TikTok and Snapchat must do more to protect children, says Utah attorney general

Utah Attorney General Sean Reyes signed a letter urging TikTok and Snapchat to do more to protect children on their apps and provide more options for parental control and monitoring.

“Your platforms do not collaborate effectively with parental control apps … or provide an adequate opportunity for parental controls within the platform,” reads the letter from the National Association of Attorneys General, signed by 44 attorneys general and addressed to attorneys for the two social media companies.

With bipartisan support, the letter comes as social media platforms face increased scrutiny over how they regulate and distribute content. He quoted a recent report which found that in 2021, 91% of teens encountered nudity or sexual content via social media, texting and email, 85% witnessed or experienced cyberbullying, and 75% were “involved in a self-harm/suicidal situation”.

The letter argues that such content can damage teens’ body image and “seriously damage a child’s view of a healthy relationship and … perpetuate domestic violence and human trafficking.” The Wall Street Journal reported that TikTok’s algorithms can direct minors to mature content promoting pornography and drug use.

Parental control apps have the potential to save lives, the letter says, by alerting parents to “serious bullying” and “self-harm situations.”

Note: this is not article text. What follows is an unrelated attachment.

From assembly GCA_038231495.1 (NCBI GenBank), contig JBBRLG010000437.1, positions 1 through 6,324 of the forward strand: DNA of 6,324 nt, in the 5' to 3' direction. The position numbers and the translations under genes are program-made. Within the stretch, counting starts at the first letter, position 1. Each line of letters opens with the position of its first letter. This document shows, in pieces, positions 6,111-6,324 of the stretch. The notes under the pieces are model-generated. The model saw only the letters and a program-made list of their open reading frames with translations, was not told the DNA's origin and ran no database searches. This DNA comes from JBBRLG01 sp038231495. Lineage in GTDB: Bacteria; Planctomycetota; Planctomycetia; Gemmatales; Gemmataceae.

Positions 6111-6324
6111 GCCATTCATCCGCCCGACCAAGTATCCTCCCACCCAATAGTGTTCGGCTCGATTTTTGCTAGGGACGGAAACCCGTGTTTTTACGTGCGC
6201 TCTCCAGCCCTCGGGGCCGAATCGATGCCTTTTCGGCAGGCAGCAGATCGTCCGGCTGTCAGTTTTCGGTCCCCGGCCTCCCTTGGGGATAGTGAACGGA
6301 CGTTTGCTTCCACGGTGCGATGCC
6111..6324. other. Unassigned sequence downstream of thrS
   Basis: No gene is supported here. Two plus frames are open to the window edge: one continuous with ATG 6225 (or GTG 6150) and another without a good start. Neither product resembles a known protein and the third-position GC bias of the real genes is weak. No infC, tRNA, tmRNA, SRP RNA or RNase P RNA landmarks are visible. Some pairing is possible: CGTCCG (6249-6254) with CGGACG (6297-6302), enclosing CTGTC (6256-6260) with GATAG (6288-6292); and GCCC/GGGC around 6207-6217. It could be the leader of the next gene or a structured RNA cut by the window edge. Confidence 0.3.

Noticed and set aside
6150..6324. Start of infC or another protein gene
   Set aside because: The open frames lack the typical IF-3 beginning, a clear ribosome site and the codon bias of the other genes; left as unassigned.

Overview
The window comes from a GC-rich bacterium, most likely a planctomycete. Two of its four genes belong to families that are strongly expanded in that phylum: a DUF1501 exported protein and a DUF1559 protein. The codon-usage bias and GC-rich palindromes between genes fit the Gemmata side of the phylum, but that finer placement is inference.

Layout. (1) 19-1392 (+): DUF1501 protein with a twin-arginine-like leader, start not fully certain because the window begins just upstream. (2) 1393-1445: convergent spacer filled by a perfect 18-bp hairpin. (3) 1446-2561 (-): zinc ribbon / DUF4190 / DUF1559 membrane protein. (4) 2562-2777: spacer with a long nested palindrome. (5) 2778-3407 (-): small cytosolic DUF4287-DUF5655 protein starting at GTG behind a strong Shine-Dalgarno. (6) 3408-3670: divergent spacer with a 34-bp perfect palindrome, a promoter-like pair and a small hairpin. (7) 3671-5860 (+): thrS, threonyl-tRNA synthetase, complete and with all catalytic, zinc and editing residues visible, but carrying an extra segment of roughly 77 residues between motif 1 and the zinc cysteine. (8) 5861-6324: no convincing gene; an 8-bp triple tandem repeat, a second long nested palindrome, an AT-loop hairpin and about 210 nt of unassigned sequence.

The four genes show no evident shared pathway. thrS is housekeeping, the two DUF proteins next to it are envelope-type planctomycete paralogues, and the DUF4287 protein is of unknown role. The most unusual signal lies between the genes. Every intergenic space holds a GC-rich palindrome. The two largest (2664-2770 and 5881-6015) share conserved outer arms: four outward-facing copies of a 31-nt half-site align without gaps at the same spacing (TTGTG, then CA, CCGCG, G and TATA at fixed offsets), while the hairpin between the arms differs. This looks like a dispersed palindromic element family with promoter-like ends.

But others are less convinced that more checks will actually protect children, according to The New York Times. In 2019, Vice questioned the effectiveness of similar monitoring software used in schools, pointing to a lack of evidence that it successfully prevents students from accessing violent or sexually inappropriate content.

The Association of Attorneys General acknowledged that TikTok and Snapchat have taken steps to provide more options for parents. However, they didn’t endorse any particular software, instead asking companies to make their platforms more compatible with third-party apps so parents can choose the best options for themselves.

Social media platforms already engage in some content moderation and operate under certain community guidelines,” said a statement released by Reyes’ office. “Yet they are not always enough to protect children and adolescents who are particularly vulnerable to online threats, especially regarding direct messaging.”

TikTok’s current parental controls include the ability to set private accounts, limit who can comment on videos and remove access to the platform’s search function, according to Tech Crunch.

Last month, a separate group of state attorneys general announced they were “investigating whether the design and promotion of TikTok contributes to harm to the physical and mental health of adolescents and young adults.” The New York Times reported.

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